Capital Gazette wins special Pulitzer Prize citation for coverage of newsroom shooting that killed five




School board expected to OK Hairston's raise

The Baltimore County school board was expected to vote last night on a proposal to give Superintendent Joe A. Hairston a 4 percent raise, amending his contract so that each year he would receive the same percentage raise as the county's teachers, the school board president said.

The raise, which would correspond with a 4 percent increase for county teachers already budgeted for next school year, would bring Hairston's salary to $239,200.

School board President James R. Sasiadek said the raise is to reward Hairston for the progress the 108,000-student system has made under hisleadership since 2000.

Last year, the board renewed Hairston's contract through 2008 and gave him a $45,000 raise, boosting his salary to $230,000 a year. The contract allowed the school board to give Hairston raises if he receives positive annual evaluations.

Under the proposed amendment to the contract, Hairston would get a raise only when the county's 8,000 teachers do.

Also last night, the school board approved the calendar for the 2006-2007 school year without including days off for two important Muslim holidays.

The Muslim community has lobbied for the past two school years for the board to close school on Eid al-Fitr and Eid al-Adha. Board members Michael P. Kennedy and Luis E. Borunda and student board member Nicholas P. Camp abstained.

Before the meeting, about a half-dozen Muslims holding U.S. flags and signs stood outside, where they were questioned by a county police officer.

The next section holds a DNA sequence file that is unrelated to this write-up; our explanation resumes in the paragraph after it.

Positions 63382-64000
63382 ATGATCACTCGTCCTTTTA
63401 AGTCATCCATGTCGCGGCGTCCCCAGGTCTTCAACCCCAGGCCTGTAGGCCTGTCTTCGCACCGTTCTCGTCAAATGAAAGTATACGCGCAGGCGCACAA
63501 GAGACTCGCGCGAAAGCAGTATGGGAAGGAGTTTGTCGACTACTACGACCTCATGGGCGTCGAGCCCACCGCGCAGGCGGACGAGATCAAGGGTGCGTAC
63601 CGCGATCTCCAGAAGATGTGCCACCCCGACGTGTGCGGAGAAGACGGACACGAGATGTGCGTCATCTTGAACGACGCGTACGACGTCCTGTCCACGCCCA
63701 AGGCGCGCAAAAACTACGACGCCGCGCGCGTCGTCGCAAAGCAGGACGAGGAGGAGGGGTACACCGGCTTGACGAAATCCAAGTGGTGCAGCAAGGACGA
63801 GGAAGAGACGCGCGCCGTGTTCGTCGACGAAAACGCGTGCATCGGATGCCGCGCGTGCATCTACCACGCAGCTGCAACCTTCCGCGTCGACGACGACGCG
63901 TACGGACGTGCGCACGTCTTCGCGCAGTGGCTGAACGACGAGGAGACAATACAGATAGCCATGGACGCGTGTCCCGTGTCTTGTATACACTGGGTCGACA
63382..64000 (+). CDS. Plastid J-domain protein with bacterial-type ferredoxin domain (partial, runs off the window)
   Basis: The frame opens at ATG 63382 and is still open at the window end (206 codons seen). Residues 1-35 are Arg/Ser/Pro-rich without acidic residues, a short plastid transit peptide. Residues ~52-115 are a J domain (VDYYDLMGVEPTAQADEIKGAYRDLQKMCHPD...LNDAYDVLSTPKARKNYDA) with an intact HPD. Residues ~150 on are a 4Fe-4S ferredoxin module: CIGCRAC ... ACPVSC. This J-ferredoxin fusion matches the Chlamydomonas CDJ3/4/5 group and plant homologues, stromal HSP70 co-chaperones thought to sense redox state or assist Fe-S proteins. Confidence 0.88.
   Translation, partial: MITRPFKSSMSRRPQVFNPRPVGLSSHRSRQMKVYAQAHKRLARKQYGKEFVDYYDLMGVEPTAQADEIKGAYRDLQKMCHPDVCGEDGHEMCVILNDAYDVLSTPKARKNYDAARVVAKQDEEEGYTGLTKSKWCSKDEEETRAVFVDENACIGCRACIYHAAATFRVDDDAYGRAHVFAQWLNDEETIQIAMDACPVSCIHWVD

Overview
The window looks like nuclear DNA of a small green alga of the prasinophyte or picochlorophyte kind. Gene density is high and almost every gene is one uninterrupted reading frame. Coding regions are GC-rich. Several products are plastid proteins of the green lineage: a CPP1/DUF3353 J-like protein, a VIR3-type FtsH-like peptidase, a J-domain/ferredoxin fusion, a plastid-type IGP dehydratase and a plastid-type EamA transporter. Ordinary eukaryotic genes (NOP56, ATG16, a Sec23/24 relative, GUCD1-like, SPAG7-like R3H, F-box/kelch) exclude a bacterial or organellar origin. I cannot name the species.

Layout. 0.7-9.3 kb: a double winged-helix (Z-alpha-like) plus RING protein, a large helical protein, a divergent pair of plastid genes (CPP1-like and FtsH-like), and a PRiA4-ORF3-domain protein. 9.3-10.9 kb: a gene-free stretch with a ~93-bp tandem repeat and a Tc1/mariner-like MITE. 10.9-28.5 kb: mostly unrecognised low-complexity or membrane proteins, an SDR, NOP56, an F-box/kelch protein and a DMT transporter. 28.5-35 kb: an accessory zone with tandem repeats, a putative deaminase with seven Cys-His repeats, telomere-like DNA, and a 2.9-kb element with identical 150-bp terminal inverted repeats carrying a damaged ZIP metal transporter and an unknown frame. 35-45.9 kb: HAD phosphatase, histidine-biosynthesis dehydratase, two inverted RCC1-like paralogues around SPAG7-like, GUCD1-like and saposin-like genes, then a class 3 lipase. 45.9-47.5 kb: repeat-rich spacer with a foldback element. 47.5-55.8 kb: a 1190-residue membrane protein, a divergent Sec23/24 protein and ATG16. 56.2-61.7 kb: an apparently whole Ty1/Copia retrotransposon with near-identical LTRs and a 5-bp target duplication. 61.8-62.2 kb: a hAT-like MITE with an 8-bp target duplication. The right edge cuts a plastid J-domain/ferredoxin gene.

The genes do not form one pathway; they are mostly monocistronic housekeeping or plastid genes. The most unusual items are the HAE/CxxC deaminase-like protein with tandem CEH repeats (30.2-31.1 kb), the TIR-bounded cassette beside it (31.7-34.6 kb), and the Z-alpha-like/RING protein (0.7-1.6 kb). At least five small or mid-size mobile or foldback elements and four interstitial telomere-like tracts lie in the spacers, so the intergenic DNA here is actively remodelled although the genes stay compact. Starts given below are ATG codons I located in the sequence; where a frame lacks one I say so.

"I'm on public property and I have the right to demonstrate peacefully," said Muhammad Jameel, one of the group's leaders. "I'm not aware of any law that I'm breaking."

The state school board has previously denied an appeal from the group over the county school board not recognizing Muslim holidays in the 2005-2006 school year calendar.

--- Sara Neufeld


After two-year absence,Pecoraro back on council

After a two-year hiatus, Gregory Pecoraro has returned as a member of the Westminster Common Council. The former councilman won an appointment to the five-member panel by a unanimous vote Monday and was sworn in immediately.

Pecoraro, 46, came in third in the May 9 municipal election, when two council seats were available.

Pecoraro served eight years on the council until resigning to become chief of staff to Baltimore County Executive James T. Smith Jr. two years ago. He is vice president of National Strategies Inc. in Washington. --- Mary Gail Hare


Finksburg company awarded $7 million roads contract

Sykesville has awarded a $7 million contract to a Finksburg company to build a new intersection along Route 32 to improve traffic flow into a cluster of one-time Springfield Hospital Center buildings that the town is renovating into a business and academic complex.

Kibler Construction's proposal, the lowest of three bids, includes construction, improvements to existing roadways and the removal of portions of town roads that connect to the highway. The state will pay $5.74 million of the cost, with Carroll County and Episcopal Ministries to the Aging, which owns adjoining property, contributing the remainder. The project will be complete in about18 months.

The contract calls for construction of an intersection with signals at Route 32 north of Cooper Drive, where the town is renovating the Warfield Corporate and Culture Center. The highway will be four lanes for about a half-mile before and after the intersection. --- Mary Gail Hare

Copyright © 2019, The Baltimore Sun, a Baltimore Sun Media Group publication | Place an Ad